Recruiting workforce from nine non-EU countries has been facilitated in Hungary

English2021. dec. 7.Dániel Kovács

The government recently permitted certified employers to recruit workers from nine non-EU countries for jobs in Hungary. How will recruitment be done in Vietnam? In what kind of jobs are the Mongols most effective? How much money is needed to make them take up a job at the other end of the world? We asked Ákos Jáhny, head of Get Work Trend Kft., a company providing temporary staffing services.

When the possibility of hiring workers from third countries is raised, it usually means that the situation is rather bad. Is this the case now? 

The labour market situation is very serious. It may not be visible now at first glance, as the coronavirus epidemic has considerably disrupted supply chains causing a lot of downtime, but it was already clear in 2019 that the Hungarian labour market could not provide sufficient workforce and 

as soon as the world returns to normality and factories restart at full capacity, there will again be very serious labour shortages.

How many people are missing from the job market?

If supply chain problems disappear by the end of 2022, if Daimler decides to launch its new plant, if BMW does bring its electric car production to Hungary and a few major state investment projects get started,

then the number of vacancies will quickly reach the two hundred thousand mark.

There have been complaints about the difficulty of recruiting from outside the EU; in the construction industry, however, there have been more and more Ukrainian workers in recent years… 

Although it was possible to bring in labour from third countries, the conditions were really strict and it was a very long process. The law regulated which jobs could be filled in case of how serious shortages, what kind of registration was needed, and also what kind of work permits could be issued.

The rules were first relaxed in 2016, when the Hungarian labour market hit a bumpy ride for the first time and there was an urgent need to find unskilled workers for the construction, manufacturing and automotive industries. 

People from Ukraine and Serbia were allowed to come without a visa, and the applicants were granted a work permit in a few days and they could start working right away. It was a successful scheme, and EU data shows that roughly 100,000 Ukrainians have taken this opportunity since then.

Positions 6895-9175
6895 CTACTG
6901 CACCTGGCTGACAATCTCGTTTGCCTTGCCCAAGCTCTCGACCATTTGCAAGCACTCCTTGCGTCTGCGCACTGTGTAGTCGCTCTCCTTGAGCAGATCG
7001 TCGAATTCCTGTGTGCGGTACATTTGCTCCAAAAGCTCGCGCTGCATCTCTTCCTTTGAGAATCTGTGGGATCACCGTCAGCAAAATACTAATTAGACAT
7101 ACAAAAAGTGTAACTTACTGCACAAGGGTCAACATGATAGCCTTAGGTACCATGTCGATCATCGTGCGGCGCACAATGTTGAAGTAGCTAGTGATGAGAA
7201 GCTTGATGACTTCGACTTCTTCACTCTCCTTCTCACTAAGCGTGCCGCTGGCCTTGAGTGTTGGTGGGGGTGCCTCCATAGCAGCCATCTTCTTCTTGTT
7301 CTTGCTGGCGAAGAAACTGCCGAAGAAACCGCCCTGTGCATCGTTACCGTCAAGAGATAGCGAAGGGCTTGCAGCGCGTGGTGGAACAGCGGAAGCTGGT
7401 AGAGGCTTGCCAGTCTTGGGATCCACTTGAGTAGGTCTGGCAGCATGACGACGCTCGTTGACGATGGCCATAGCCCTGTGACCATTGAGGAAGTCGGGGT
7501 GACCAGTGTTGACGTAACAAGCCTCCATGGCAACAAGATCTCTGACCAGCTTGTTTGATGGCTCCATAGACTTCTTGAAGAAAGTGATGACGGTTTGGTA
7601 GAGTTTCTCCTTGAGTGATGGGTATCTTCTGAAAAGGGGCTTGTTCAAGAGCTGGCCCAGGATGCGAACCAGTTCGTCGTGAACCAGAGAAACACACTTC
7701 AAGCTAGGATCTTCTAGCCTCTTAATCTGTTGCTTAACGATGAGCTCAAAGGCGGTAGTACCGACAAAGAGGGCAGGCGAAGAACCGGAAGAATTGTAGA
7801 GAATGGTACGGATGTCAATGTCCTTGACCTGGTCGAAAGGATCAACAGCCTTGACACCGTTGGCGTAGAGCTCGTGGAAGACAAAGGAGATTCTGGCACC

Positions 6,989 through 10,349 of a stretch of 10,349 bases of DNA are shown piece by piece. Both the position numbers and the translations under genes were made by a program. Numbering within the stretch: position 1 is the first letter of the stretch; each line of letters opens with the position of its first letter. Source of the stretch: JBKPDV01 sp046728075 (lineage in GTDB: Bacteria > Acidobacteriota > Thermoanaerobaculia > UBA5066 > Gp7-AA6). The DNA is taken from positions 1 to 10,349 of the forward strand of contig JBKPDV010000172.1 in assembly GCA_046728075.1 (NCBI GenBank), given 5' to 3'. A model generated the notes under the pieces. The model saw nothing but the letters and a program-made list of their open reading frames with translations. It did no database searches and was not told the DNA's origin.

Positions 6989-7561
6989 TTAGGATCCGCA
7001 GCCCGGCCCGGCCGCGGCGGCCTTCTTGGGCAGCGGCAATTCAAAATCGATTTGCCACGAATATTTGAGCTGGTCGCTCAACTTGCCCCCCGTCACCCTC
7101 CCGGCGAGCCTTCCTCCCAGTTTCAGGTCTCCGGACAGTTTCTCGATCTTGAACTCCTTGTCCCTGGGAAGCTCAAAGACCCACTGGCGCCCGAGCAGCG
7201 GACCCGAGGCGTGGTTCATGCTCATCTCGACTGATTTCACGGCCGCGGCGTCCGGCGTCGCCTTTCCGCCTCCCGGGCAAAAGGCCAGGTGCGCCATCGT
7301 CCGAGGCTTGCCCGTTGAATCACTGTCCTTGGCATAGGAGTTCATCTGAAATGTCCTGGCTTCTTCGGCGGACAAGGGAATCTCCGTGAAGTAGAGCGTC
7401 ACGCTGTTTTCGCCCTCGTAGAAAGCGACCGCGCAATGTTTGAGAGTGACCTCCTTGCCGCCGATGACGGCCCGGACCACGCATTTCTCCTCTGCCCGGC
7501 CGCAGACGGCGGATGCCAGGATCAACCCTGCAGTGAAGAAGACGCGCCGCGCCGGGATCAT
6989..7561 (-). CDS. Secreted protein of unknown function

The size of the population of a small town… 

It is still nothing compared to Poland, where nearly 500,000 Ukrainians went to work in 2020 alone. In addition, for many of those who came to Hungary it was only a transitory stage and after a while they moved on to western countries because of the higher wages. 

As labour shortages had clearly started to worsen and the turnover rate of Ukrainian workers had also grown considerably, the relaxed employment rules were extended to citizens of another nine countries. After six months of negotiations, government decree no. 407/2021 (VII.8.) was issued at the beginning of July, specifying the rules for the employment of third country nationals in Hungary, and it came into force on 1 September. 

The decree entitles the government’s strategic partners and certified employers to employ foreign nationals without the obligation of obtaining specific permits, albeit under very strict regulatory conditions.

What is needed to become a certified employer?

We need to be able to ensure that we operate prudently and have the right backstop, because after all we will be the employer of these workers and the Ministry of Foreign Affairs and the foreign missions will have to vouch for us. 

Employment agencies undergoing the certification procedure must have a minimum of 500 employees, and roughly 20 companies meet this condition in the domestic market. They must also have a minimum of 50 million forints security deposit and need to pass the inspection of the Constitution Protection Office.

Get Work was among the first to be selected for the task.

What are the biggest pitfalls of this work? 

First of all, people who come from far away can say what they want, so we need to check the applicants’ background: whether they have tried to enter through the green border before, or they have been expelled from the country already, and so on. 

In terms of countries, we need to assess the cultural differences very thoroughly; how compatible newcomers will be with us, and we have to prepare them for the Hungarian culture, and also the workplaces for the culture of the new arrivals, from traditional eating and dressing customs to the possible differences in religion.

Which are the nine new countries and in which do you see the most potential?